Last month, U.S. President Joe Biden hosted his South Korean counterpart, Moon Jae-in, at the White House. The allies agreed on a raft of deals covering COVID-19 vaccine deployment and hi-tech investment, and emphasized “their shared commitment to the complete denuclearization of the Korean Peninsula.”
On June 17, North Korean Supreme Leader Kim Jong Un responded. According to the state-run Korean Central News Agency, following “a detailed analysis” of Biden’s North Korea Policy Review, Kim told a meeting of the ruling Workers’ Party to “get prepared for both dialogue and confrontation, especially … confrontation.”
Few know the intricacies of the North Korean problem better than General Vincent K. Brooks, who retired from active duty in January 2019 as a four-star general in command of over 600,000 Koreans and Americans comprising the U.S. Forces Korea, U.N. Command and ROK-U.S. Combined Forces. He also previously served as commanding general of U.S. Army Pacific.
Now a Senior Fellow at Harvard Kennedy School’s Belfer Center for Science and International Affairs, General Brooks spoke to TIME about opportunities for a breakthrough with North Korea during the Biden Administration.
TIME: How do you evaluate the outcome of the Biden-Moon Summit?
Gen. Brooks: It was productive and both sides walked out with a good sense of agreement. There were some interesting points in the final statements. For example, affirmation that all previous agreements [signed between President Trump, Kim and Moon] still stand and a commitment to the “denuclearization of the Korean Peninsula,” as opposed to “of North Korea.” I took those as joint signals to North Korea that the door is open. [On June 17], at the North Korean Plenum, Kim Jong Un said he was willing to fight adversaries, if need be, but also open to dialogue. And that sounds like an echo coming back. So, I was actually encouraged by it.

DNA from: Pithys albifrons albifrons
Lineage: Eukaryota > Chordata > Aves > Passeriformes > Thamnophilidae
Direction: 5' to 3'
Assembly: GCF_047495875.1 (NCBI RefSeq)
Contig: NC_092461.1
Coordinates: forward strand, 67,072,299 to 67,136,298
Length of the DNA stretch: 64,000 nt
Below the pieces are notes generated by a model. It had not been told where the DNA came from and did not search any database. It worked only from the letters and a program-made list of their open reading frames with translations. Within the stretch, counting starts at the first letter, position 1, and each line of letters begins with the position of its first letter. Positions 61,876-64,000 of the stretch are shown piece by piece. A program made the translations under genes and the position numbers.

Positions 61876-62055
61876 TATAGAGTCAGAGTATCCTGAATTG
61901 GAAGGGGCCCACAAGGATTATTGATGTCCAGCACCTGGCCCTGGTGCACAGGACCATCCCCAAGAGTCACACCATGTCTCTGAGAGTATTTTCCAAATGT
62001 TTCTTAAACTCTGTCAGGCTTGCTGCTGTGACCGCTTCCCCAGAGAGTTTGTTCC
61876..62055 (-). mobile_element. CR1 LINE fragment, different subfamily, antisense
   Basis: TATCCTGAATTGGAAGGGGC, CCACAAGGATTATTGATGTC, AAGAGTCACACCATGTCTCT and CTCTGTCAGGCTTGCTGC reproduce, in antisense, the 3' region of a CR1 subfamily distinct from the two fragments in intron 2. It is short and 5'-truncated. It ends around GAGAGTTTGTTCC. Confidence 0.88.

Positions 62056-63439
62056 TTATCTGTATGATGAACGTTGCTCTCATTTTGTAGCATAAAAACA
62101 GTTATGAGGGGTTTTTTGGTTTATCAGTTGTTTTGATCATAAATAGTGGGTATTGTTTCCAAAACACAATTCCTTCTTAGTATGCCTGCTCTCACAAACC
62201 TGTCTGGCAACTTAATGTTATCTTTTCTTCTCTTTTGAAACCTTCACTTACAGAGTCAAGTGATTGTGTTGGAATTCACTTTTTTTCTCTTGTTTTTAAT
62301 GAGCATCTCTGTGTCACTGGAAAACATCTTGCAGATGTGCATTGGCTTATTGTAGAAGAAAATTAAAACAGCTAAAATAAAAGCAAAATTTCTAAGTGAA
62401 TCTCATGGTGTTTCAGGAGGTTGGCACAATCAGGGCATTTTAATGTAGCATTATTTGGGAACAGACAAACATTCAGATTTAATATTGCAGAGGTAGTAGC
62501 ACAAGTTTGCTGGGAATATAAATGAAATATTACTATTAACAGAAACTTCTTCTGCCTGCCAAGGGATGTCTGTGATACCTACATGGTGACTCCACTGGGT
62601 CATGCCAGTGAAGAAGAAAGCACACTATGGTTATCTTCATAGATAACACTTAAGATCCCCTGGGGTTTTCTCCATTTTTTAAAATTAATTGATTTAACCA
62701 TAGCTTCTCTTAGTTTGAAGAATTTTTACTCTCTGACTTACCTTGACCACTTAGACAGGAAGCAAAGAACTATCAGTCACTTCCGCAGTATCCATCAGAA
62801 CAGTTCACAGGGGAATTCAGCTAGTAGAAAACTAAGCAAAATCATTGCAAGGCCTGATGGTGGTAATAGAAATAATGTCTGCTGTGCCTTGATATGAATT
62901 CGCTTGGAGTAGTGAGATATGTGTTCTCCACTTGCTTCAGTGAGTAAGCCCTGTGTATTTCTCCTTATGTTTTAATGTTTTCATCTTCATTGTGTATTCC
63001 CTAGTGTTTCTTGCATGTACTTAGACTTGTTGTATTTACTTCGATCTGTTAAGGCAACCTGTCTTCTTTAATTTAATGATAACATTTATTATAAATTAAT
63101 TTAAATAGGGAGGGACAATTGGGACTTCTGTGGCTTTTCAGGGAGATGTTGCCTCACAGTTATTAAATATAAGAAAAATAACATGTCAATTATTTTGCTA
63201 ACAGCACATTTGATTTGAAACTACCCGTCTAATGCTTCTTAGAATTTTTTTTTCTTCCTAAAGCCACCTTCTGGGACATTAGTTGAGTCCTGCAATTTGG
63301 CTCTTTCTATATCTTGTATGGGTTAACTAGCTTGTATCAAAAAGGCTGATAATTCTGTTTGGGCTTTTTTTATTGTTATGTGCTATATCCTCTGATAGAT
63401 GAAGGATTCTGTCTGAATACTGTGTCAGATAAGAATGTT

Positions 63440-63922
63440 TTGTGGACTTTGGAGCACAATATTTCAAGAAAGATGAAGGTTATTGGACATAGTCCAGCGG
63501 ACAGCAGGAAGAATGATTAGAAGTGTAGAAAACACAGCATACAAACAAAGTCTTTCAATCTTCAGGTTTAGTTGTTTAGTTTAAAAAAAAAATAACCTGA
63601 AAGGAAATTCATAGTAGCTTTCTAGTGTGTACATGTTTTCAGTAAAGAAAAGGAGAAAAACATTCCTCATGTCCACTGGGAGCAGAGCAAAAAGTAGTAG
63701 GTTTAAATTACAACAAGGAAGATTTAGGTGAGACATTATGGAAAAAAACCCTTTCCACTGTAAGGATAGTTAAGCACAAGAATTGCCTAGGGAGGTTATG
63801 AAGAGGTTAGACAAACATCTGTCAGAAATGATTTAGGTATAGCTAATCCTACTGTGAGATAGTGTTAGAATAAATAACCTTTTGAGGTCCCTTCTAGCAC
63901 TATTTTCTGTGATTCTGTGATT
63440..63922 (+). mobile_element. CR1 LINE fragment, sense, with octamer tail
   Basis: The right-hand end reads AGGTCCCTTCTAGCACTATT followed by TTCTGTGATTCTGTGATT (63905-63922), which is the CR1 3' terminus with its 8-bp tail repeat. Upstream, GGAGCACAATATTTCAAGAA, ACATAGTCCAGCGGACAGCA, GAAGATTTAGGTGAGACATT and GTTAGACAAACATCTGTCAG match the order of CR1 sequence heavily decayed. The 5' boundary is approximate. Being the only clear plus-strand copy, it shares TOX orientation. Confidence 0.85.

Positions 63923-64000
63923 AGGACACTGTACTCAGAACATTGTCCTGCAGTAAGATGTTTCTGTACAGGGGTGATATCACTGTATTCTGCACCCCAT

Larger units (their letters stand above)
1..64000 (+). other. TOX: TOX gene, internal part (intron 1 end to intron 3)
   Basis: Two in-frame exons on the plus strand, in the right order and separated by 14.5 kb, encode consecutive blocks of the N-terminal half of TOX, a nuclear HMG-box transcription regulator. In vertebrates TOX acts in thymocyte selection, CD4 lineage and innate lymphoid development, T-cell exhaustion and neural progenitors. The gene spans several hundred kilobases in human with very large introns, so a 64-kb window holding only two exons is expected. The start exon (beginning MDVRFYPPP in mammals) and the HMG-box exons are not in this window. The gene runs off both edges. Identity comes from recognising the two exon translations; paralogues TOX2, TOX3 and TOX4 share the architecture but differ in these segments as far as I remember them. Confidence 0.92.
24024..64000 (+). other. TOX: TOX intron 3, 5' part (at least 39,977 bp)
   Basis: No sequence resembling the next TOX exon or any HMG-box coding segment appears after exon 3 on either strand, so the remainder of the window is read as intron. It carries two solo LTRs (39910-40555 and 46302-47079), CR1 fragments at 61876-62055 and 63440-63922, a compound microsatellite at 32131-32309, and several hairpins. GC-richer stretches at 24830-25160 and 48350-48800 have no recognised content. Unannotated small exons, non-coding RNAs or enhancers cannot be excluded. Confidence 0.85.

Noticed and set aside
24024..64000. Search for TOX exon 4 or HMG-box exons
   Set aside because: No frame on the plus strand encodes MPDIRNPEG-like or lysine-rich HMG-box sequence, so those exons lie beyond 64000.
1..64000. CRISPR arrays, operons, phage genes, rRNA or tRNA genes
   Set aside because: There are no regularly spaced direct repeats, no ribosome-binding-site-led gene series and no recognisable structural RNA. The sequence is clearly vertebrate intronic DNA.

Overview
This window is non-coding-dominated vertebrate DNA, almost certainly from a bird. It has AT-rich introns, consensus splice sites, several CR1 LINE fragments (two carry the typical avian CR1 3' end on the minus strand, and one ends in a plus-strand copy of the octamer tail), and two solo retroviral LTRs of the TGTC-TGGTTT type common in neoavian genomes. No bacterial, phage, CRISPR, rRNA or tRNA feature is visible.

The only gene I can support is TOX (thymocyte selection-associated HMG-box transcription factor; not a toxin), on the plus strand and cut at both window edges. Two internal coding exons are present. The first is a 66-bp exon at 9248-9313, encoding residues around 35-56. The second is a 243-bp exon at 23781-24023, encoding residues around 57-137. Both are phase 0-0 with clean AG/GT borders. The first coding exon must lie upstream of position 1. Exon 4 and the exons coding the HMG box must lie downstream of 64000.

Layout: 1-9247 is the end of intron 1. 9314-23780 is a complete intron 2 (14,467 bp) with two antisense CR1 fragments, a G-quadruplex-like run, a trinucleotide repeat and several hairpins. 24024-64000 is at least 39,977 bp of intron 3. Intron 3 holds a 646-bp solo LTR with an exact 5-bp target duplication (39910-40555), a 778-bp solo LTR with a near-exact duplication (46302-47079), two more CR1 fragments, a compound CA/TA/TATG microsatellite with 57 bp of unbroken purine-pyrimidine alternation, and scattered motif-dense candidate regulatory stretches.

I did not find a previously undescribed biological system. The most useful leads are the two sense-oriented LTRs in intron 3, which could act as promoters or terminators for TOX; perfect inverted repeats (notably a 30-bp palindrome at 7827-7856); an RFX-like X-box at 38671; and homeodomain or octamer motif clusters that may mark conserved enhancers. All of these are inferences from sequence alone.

North Korea has sequestered itself during the pandemic, even turning down food aid. Given that complicating factor, is restarting negotiations plausible right now?
Yes, I do. North Korea will anticipate that it has the greatest amount of leverage and opportunity from now until about a month or two before the South Korean national elections [in March]. [Kim] has a keenly interested South Korean government that is running out of time and two progressive administrations, both the U.S. and South Korea, which doesn’t happen that frequently. So this is a window of opportunity.
North Korea has been burned when dealing with a departing administration before. The denuclearization deal signed by President Clinton in 2000 was effectively voided by President Bush including North Korea in his Axis of Evil soon after. Similarly, a 2007 joint declaration between South and North Korea was nixed by incoming South Korean President Lee Myung-bak a year later.
They will watch to see which way the wind is blowing in South Korea, but not wait entirely for that. I think there will be overtures that happen [before the South Korean election]. They won’t commit too deep at the present time, waiting to see the outcome of that election—Bbecause they have been burned and there’s tremendous risk anyway.
Speaking of risk, North Korea’s weapons capability appears to be advancing all the time, with new submarine-launch capabilities and the development of multiple-warhead rockets that are designed to evade U.S. defenses. How dangerous is the current situation?